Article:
Lukewarm In Laodicea: Revelation 3:14–22 -- By: Gordon Franz

Journal: Bible and Spade (Second Run)
Volume: BSPADE 25:2 (Spring 2012)
Article: Lukewarm In Laodicea: Revelation 3:14–22
Author: Gordon Franz

Lukewarm In Laodicea: Revelation 3:14–22

Gordon Franz


How many times have your heard a preacher say, “The Bible says, ‘Money is the root of all evil’?” It may surprise you to know that the Bible does not say that money is the root of all evil. In fact, the Bible says, “The love of money is the root of all evil” (I Tim. 6:10).1 Money, in and of itself, is a neutral commodity and is not evil. What is evil is the love for it, and the Christian allowing it to control his/her life.

America is a very affluent society compared to the world around it. How does, and how should, the Church respond to the affluent society around it? There are two basic responses. First, Christians could be “thermometer” Christians, and go up and down with the society around them. Or, second, Christians could be “thermostat” Christians, where the Church sets the room temperature and the society rises to its level. In other words, does the society at large influence the Church, or is the Church a lasting influence on the society in which it is located?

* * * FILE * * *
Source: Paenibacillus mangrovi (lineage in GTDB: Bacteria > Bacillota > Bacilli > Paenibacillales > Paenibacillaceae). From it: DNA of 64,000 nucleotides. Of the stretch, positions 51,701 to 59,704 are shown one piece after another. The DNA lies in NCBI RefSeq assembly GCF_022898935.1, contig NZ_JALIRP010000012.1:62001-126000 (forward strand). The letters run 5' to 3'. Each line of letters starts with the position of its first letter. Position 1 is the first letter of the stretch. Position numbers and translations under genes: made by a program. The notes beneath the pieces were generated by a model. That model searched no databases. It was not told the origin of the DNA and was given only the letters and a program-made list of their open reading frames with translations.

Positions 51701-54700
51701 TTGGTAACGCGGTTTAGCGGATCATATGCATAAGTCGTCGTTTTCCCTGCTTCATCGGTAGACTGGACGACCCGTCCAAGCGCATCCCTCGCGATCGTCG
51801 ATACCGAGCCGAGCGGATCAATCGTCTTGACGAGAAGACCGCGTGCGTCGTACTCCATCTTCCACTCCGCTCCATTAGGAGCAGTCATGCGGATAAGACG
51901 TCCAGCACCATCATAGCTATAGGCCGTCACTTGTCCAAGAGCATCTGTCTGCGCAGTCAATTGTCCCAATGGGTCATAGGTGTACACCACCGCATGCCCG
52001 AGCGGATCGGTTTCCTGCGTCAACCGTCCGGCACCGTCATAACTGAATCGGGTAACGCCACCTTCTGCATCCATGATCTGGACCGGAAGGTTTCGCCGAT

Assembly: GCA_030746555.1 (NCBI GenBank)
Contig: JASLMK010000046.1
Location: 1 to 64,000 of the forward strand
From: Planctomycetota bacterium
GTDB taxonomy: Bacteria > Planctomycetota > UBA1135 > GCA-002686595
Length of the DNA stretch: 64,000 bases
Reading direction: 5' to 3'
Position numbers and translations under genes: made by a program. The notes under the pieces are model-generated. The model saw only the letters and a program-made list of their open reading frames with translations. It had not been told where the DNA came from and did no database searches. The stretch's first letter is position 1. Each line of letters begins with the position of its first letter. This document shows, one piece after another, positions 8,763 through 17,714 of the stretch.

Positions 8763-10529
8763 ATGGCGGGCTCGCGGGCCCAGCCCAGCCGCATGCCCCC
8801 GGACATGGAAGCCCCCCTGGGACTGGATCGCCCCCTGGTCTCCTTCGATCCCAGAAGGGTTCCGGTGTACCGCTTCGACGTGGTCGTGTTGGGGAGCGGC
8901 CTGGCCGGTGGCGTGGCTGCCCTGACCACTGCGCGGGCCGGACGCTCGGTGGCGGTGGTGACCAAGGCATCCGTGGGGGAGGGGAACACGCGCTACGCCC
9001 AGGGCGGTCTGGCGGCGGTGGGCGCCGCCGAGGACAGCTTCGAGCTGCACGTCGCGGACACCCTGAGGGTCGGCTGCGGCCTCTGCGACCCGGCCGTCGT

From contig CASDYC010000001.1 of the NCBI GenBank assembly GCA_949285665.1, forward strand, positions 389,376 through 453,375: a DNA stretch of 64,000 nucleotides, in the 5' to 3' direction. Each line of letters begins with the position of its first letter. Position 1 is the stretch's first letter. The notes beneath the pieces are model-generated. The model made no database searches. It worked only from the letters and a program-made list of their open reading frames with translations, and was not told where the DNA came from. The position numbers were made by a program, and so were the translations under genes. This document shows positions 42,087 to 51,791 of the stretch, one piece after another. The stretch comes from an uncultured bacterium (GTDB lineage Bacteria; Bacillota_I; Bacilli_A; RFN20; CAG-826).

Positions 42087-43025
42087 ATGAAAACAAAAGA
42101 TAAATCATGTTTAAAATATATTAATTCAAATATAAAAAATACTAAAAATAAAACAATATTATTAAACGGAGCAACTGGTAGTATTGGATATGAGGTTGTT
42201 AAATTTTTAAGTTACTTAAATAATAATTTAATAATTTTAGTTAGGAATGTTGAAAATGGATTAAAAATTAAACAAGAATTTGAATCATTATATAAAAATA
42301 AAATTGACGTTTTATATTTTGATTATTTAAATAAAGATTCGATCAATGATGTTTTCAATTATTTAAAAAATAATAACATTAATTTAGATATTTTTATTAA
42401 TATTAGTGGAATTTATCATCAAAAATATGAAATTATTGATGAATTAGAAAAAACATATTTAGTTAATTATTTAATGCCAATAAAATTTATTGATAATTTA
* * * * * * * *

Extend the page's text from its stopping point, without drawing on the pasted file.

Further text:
When we examine the letter sent by the Lord Jesus to the last of the Seven Churches of Revelation, we will see that this church was a “thermometer” church, going up and down with the society around it. This letter is very instructive, and lessons can be gleaned from it about God’s desire that the Church be filled with “thermostat” Christians and have a lasting impact on the society around it for the glory of the Lord Jesus Christ.

Background To The City

The Geographical Setting Of Laodicea: Where Is It Located?

The city of the church addressed in Revelation 3 is located in the Lycus Valley of western Turkey and was called in ancient times, Laodicea ad Lycum. The Lycus River is a tributary of the Maeander River, a serpentine river that wanders westward from this area to the Aegean Sea. We get the English word meander from the name of this river.

The Lycus Valley runs for approximately 24 miles in a southeast to northwest direction and is about 6 miles wide. Situated in this valley are three famous and important cities, all mentioned in the New Testament. They are Colossae, Laodicea and Hierapolis (cf. Col 2:1; 4:13–16). Colossae is about 10 or 11 miles east of Laodicea, and Hierapolis is about 6 miles north of the city. The major city in the area today is Denizli, about 5 miles south of Laodicea.

Mountains delineate the edges of the valley...

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